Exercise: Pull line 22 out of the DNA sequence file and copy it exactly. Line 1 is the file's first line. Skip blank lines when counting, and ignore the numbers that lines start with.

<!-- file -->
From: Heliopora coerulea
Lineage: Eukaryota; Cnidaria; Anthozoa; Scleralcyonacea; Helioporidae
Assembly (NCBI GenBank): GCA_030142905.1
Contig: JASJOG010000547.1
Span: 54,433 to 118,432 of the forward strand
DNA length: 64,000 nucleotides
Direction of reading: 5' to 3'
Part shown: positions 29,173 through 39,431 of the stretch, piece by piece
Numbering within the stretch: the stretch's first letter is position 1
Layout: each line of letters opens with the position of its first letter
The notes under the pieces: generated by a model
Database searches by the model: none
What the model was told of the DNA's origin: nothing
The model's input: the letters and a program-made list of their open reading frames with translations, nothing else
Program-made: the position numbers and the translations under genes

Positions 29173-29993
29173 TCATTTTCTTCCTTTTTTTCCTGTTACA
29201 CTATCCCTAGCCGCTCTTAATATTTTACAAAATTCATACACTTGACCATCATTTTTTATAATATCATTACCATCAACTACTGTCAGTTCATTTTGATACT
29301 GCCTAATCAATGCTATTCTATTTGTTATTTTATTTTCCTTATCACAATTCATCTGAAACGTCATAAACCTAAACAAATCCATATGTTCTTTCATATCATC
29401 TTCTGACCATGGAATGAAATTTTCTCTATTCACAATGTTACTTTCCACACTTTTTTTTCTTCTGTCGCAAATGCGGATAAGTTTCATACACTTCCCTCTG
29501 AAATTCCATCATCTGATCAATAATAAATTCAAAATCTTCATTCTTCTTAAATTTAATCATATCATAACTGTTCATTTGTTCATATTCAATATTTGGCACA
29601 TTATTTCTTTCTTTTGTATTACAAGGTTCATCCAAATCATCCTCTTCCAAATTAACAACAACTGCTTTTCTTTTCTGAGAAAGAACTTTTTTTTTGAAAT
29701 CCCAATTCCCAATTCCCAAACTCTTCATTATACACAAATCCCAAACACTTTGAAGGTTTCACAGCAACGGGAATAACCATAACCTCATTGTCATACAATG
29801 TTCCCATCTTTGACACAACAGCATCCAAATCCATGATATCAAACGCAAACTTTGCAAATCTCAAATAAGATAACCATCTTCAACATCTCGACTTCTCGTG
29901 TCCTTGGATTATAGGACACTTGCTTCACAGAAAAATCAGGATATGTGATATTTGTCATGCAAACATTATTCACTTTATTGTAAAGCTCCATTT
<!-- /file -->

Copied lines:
29601 TTATTTCTTTCTTTTGTATTACAAGGTTCATCCAAATCATCCTCTTCCAAATTAACAACAACTGCTTTTCTTTTCTGAGAAAGAACTTTTTTTTTGAAAT